• 1/2 Organic lemon
  • 1/4 c. Chopped cilantro
  • 6 Cloves of garlic
  • 5 Dried red chilies
  • 6-8 Fresh curry leaves (leave out if you can’t find them, do not use “curry powder”)
  • 4 tsp Cumin seeds
  • 3 tsp Whole black peppercorns
  • 4 tsp Coriander seeds
  • 1 tsp Mustard seeds
  • 1/4 tsp Turmeric
  • 1/8 tsp Asafetida (This stuff is very potent so don’t overdo it. Gluten-free versions with rice-flour are available.)
  • 10-11 c. Water
  • 1-2 tbsp Oil
  • 1 1/2 tsp Salt

Preparation:

Tamarind

  1. Soak the tamarind in 1/2 cup of water for 1 hour.

Toor dal

  1. Soak to the Toor Dal in 1 cup of water for 1 hour.
  2. Add 5 additional cups to the Toor dal and cook for about 15 to 20 minutes on a medium flame or until grains are very soft and blending with the water. (Note from Darya: this took closer to 30 minutes for me)
  3. Let it cool for 5 mins, then blend the Toor dal with the water. (Note from Darya: a hand blender works well)

Garlic

  1. Crush whole garlic and grind into a paste (Note from Darya: use mortar and pestle or back of wooden spoon)

Powdered Spice Mixture

  1. Grind cumin, peppercorn and coriander seeds. It can stay relatively coarse, but should be fine enough to drink in the soup.
  2. You can use a coffee grinder, however, be sure to clean it thoroughly after use.

Tomatoes

  1. Cut and blend the tomatoes into a pulp. (Note from Darya: use a food processor or blender)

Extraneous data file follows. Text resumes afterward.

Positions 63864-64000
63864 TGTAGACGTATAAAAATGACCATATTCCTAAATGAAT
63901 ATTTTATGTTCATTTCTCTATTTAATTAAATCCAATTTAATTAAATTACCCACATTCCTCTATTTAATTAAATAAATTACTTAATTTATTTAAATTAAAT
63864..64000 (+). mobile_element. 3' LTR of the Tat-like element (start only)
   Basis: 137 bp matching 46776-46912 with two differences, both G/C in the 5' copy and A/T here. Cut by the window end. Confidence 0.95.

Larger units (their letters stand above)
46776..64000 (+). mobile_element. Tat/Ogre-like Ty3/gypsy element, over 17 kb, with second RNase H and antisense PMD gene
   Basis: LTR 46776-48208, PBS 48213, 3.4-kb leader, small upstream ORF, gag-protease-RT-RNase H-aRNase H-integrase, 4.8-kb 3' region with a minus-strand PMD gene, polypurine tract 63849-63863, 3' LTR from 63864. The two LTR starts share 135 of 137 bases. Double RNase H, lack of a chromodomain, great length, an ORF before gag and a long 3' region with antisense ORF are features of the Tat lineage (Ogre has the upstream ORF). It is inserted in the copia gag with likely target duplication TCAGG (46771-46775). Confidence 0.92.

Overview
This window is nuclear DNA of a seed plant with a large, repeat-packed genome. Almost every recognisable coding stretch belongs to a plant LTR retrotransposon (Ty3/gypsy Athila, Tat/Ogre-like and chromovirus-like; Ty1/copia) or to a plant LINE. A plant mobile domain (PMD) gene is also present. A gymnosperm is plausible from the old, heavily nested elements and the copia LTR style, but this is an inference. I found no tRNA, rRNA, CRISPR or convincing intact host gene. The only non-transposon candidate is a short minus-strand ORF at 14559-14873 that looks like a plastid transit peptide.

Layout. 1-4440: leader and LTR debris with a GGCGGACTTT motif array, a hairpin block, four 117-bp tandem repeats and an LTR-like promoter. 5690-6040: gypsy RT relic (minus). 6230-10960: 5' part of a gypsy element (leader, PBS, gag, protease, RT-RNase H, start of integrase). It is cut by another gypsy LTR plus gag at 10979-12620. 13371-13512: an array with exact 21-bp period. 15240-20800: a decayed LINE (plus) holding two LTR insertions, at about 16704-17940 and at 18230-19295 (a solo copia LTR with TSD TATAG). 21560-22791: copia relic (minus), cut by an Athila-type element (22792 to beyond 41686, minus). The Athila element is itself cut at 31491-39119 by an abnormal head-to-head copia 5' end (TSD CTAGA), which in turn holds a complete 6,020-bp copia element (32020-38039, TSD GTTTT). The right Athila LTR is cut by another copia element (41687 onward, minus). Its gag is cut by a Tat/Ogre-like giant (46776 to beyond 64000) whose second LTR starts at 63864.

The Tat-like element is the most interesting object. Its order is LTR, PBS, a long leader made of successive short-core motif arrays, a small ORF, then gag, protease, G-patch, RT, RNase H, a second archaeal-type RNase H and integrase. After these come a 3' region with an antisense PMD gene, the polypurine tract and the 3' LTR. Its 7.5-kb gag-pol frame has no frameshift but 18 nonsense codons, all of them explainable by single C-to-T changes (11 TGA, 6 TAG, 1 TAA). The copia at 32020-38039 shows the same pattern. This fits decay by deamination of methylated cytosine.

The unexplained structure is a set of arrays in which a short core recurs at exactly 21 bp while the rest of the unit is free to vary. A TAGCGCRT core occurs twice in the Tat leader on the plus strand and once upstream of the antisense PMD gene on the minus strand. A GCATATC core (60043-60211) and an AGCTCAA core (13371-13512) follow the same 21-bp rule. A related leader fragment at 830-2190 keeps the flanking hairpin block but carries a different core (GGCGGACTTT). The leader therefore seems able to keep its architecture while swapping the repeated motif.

Cooking:

**Have all your ingredients ready since some of these steps are relatively quick

  1. Add a minimal amount of oil to coat the bottom of a soup pot.  Turn to medium-high heat.
  2. When the oil is hot, add mustard seeds, dried red chiles and curry leaves.
  3. Keep stirring for about 2 minutes. You’ll get the aromatic flavors of these ingredients.
  4. Add asafetida and keep stirring for another 30 seconds.  This has a very strong aroma of onion and garlic so make sure you don’t add too much.
  5. Add turmeric and crushed garlic paste. Lower the flame slightly and keep stirring to ensure the garlic doesn’t burn. Stir for another 2 to 3 minutes or until the raw garlic flavor has dissipated.
  6. Add the fresh tomato pulp.
  7. Add tamarind pulp with the water in which it’s been soaking.
  8. Stir and cook for about 2 to 3 minutes on a medium flame.
  9. Add the powdered spice mixture.
  10. Cook for about 5 to 6 minutes on a medium flame.
  11. Stir intermittently. You’ll notice the aromatic flavors of the spices.
  12. Add the blended Toor dal (lentil) and stir.
  13. Add remaining water about 2 to 3 cups. You can add more or less water depending on how thin or thick you would like the soup. It’s flavorful enough to be served relatively thin.
  14. Add cilantro.
  15. Add salt.
  16. Squeeze 1/2 an organic lemon.
  17. Simmer for 10 minutes and stir intermittently. Do NOT boil or cook. When it starts to froth you’re done.
  18. Check salt and add to taste if needed. (Note from Darya: I added an extra 1/4 tsp to get the same taste as at the restaurant)

Serving:

  • This nutritious and flavorful soup has a grainy and coarse texture as a result of the coarsely blended spices.
  • Stir the pot before ladling the soup into a cup as the spices will settle to the bottom.
  • Serve hot and garnish with cilantro.
  • It can be drunk straight from a cup or even eaten with rice.